How can we ensure that partnerships are transformative?

Securing and enhancing access to land for smallholders in shifting cultivation systems

Basement Room A-122 September 8, 2017 11:00 am - 12:30 pm

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Andreas Heinimann1, Athong Makury2, Joan Bastide3

1University of Bern, CDE, Switzerland; 2Chairman of Council of Naga Affairs, Myanmar; 3Onemap Myanmar, University of Bern, CDE country office Myanmar


For decades, shifting cultivation has been a widespread land use system in the uplands to the humid tropics especially in southeast Asia, securing the livelihoods of millions. Despite the pull factor of economic integration, which favours other forms of land use, and frequent push factor of government policies aiming to eradicate the practice, shifting cultivation remains widespread in many upland regions today. Based on a largely flawed policy makers and political elites ’ general perception of shifting cultivation as a backward and underdeveloped form of land use, representing a poverty trap, and mainly responsible for the continuing deforestation and forest degradation, shifting cultivators in many countries have no formal land rights for their fields and fallow system. Increasing claims on land, be it through commercialization of agriculture, large scale land acquisitions or conservation, have led to the loss of access to land, frequently with no or inadequate compensations, of many shifting cultivation community.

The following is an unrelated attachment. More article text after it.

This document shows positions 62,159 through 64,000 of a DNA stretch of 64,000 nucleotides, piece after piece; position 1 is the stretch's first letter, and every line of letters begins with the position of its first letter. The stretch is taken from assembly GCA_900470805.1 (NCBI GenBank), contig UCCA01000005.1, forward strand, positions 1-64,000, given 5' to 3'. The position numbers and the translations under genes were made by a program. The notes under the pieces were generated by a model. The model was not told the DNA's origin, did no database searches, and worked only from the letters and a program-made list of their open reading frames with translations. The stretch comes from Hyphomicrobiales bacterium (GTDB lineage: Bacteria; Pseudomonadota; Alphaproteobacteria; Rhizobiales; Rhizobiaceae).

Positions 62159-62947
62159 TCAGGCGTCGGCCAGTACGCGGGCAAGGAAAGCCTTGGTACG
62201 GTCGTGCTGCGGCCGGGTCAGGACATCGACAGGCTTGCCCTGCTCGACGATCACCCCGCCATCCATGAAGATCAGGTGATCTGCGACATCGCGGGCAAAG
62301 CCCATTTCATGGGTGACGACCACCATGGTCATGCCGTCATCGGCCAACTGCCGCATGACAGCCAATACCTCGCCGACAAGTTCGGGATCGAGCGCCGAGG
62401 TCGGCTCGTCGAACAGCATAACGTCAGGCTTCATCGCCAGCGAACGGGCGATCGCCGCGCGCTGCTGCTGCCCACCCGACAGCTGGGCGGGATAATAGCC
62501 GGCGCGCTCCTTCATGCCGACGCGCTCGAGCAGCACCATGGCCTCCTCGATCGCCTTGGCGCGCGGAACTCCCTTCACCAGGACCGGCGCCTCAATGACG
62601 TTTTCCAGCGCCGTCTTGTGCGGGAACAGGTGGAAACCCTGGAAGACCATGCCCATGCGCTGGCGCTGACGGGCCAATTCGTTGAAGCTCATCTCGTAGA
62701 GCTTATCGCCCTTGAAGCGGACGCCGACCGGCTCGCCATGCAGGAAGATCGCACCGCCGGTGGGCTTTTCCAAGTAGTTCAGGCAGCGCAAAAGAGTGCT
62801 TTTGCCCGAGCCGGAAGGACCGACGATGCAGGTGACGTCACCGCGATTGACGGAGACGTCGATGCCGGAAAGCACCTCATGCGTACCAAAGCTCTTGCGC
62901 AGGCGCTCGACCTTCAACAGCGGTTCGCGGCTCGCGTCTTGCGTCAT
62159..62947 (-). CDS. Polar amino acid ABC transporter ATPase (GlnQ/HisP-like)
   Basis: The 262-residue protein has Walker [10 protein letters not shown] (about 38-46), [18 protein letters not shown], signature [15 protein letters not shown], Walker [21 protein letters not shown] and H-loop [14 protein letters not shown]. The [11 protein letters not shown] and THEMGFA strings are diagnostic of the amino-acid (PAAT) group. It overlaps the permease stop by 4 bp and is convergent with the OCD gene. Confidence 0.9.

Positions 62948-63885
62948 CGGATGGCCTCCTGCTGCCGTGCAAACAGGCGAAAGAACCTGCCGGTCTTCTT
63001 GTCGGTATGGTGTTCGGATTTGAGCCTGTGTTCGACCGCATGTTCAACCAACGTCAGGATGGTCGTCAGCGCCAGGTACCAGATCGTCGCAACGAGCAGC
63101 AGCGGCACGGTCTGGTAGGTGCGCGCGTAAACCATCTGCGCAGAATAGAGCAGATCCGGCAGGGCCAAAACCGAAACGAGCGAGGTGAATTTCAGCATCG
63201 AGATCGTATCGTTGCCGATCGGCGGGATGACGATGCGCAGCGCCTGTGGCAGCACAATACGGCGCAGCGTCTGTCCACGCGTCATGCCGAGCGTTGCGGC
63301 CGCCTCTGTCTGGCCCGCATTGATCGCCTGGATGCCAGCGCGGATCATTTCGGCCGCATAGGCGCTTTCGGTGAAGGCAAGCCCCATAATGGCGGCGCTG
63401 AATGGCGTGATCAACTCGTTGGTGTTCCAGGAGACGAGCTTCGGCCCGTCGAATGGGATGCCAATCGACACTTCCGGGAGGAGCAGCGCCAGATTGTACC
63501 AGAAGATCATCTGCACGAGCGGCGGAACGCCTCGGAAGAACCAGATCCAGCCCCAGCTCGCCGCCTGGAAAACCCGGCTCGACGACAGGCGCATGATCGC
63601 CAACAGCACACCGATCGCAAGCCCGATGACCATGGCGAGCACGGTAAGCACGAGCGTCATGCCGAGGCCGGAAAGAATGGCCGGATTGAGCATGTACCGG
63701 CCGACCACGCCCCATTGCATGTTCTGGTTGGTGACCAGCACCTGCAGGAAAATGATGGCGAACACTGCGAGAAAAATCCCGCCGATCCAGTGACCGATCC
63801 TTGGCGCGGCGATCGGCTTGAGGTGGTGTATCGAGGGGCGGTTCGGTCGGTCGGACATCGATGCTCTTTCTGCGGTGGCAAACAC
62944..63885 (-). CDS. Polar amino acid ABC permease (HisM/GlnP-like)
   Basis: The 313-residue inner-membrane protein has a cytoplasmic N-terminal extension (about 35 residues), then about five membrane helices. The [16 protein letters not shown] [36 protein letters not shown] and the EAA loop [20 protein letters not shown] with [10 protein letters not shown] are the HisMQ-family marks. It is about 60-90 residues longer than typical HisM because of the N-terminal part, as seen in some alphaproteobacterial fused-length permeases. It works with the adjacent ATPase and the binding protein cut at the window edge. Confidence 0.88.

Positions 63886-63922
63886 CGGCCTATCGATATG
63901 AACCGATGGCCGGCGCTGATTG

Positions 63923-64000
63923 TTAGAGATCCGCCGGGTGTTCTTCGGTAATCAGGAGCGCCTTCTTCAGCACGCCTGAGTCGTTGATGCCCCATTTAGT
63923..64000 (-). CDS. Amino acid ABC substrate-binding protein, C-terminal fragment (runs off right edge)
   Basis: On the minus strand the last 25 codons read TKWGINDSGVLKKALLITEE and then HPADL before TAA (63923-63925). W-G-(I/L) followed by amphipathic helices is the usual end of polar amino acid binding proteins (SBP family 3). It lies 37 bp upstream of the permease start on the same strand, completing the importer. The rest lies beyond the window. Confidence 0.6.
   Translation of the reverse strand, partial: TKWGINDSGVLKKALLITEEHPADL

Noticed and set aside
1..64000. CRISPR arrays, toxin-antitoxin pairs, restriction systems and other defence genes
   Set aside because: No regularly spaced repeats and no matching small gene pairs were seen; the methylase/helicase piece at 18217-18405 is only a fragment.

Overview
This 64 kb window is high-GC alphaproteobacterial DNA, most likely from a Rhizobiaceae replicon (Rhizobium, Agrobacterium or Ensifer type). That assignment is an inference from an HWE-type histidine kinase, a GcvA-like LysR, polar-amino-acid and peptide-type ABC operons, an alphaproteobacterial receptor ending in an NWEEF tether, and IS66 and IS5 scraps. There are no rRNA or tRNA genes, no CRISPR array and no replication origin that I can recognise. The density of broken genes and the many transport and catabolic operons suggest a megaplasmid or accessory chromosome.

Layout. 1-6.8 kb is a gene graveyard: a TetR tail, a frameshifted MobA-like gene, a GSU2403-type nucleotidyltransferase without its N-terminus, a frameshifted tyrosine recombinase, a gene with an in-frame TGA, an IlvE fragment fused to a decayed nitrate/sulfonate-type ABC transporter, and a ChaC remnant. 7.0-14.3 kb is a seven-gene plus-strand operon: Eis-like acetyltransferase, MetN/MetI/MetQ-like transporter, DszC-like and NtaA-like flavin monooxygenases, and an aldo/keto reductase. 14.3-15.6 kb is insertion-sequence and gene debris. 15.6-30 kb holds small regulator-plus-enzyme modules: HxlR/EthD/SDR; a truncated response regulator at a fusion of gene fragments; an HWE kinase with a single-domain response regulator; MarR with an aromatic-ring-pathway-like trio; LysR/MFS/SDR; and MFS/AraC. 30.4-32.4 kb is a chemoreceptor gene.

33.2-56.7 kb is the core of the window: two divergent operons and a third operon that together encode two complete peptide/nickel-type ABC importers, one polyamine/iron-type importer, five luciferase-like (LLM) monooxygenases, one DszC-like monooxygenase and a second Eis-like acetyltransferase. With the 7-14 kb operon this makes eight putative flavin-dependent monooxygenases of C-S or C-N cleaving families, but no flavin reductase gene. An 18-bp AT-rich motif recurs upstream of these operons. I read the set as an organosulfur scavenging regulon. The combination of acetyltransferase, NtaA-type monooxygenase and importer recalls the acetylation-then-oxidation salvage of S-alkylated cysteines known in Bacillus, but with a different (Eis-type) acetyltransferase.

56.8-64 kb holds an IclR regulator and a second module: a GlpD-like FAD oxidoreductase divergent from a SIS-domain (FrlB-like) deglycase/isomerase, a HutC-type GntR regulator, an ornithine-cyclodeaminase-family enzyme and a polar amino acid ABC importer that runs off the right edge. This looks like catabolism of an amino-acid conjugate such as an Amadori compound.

The objective of this session is to bring together different perspectives and approaches on how the security of access to land of shifting cultivation communities can be enhanced. Thereby the sessions aims at fostering exchange and joint learning between researcher, practitioners and representative of affected indigenous people (e.g. .Naga). Inputs may e.g. include different customary land use mapping approaches, advocacy measures, or examples of science-CSO-policy dialogues employed towards enhanced security of access to land.